I will start out by bluntly stating that if someone have never seen a ambrotype, dagguerotype, platinum, carbon, AZO contact, up close (yes, the actual physical print) then they really have no business discussing the merits or subject matter of such processes. Basing judgements on a computer monitor jpeg is comparable to saying you like or dislike a new CD not by listening to it but by listening someone hum or sing it for you. To make judgements in such a way makes the person a fool.

I will agree that it is easy for the practitioner of alternative and ULF photography to get trapped into a box as far a subject matter is concerned.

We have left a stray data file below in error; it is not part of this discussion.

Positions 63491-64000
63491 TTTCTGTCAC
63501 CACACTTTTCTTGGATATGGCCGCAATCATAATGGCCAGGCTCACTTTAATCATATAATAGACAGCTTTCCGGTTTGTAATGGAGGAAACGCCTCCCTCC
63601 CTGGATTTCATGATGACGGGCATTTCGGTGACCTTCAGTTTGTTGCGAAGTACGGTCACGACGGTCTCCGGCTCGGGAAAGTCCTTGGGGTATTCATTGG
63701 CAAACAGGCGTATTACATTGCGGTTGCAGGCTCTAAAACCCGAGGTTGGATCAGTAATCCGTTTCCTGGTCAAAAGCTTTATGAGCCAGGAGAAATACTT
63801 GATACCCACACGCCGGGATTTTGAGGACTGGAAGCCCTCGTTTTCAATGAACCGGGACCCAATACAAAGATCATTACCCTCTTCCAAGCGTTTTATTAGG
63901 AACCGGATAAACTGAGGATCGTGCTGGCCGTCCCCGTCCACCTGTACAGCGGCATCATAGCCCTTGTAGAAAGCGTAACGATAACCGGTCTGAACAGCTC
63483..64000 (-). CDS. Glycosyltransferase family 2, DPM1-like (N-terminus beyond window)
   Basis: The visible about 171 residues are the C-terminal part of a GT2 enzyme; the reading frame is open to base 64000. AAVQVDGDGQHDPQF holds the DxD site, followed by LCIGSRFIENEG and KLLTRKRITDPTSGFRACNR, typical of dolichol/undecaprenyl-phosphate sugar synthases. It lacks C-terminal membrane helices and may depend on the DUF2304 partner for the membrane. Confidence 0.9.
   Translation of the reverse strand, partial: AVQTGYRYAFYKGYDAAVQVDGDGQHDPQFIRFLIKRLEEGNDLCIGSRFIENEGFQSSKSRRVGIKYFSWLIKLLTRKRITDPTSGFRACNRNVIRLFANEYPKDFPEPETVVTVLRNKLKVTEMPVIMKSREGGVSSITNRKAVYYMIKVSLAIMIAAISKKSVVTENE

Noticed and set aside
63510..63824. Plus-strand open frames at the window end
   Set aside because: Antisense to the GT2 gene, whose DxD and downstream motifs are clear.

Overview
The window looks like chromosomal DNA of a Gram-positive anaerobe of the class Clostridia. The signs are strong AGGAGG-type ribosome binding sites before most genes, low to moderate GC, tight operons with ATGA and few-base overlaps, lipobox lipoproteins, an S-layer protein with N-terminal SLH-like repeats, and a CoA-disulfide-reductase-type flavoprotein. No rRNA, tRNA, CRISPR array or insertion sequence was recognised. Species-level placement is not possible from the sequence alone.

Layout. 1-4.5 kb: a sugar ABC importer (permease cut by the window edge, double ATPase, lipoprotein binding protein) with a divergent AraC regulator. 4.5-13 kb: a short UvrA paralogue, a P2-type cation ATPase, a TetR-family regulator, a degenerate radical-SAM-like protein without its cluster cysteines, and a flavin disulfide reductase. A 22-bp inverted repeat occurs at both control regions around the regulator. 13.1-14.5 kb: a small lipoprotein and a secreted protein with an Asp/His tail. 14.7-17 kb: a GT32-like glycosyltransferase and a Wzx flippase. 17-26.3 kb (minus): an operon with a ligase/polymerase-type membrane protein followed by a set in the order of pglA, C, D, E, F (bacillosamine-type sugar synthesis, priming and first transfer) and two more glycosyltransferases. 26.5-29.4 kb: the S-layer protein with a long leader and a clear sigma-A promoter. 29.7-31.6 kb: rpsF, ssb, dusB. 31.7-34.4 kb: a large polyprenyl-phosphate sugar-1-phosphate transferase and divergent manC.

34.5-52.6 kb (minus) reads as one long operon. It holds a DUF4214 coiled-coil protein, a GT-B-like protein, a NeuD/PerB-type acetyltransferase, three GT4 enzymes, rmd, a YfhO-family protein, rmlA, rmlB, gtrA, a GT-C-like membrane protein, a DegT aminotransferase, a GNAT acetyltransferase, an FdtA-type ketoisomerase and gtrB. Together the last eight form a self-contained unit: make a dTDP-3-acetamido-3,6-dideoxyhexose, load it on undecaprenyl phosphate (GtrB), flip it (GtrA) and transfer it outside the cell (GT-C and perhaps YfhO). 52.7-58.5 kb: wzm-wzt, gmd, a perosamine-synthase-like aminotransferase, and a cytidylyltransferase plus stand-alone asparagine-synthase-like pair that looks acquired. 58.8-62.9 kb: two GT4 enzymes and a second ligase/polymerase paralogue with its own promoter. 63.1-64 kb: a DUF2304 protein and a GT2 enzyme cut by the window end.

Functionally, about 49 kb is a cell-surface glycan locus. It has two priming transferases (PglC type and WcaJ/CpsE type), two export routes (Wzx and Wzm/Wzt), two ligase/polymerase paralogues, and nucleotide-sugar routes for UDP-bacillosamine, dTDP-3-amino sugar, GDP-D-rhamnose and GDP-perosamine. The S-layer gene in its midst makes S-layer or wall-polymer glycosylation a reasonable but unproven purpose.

However, it is the process that adds a certain dimension to the subject matter that allows a platinum print or ambrotype to be unique and in many ways exceptional to their silver gelatin cousins. And of course its all subjectve. I can find an enormous amount of pleasure in a simple still life collodion of a flower in a vase or a paltinum print of a row of hats hanging on an ancient wall.

ULF and alternative processes are just variations on a medium that lend themselves more to some ideas then others. Done well, even with what may be considered by some boring subject matter the prints can be stunning.

But like I said it is all subjectve. I can go to flikr and find thousands of really bad photographs. They all want to be Kertesz, Bresson, Frank or Winnogrand. I mean have we not covered all the bases already? It's all boring when considered in the context of 150 years of images that have come before.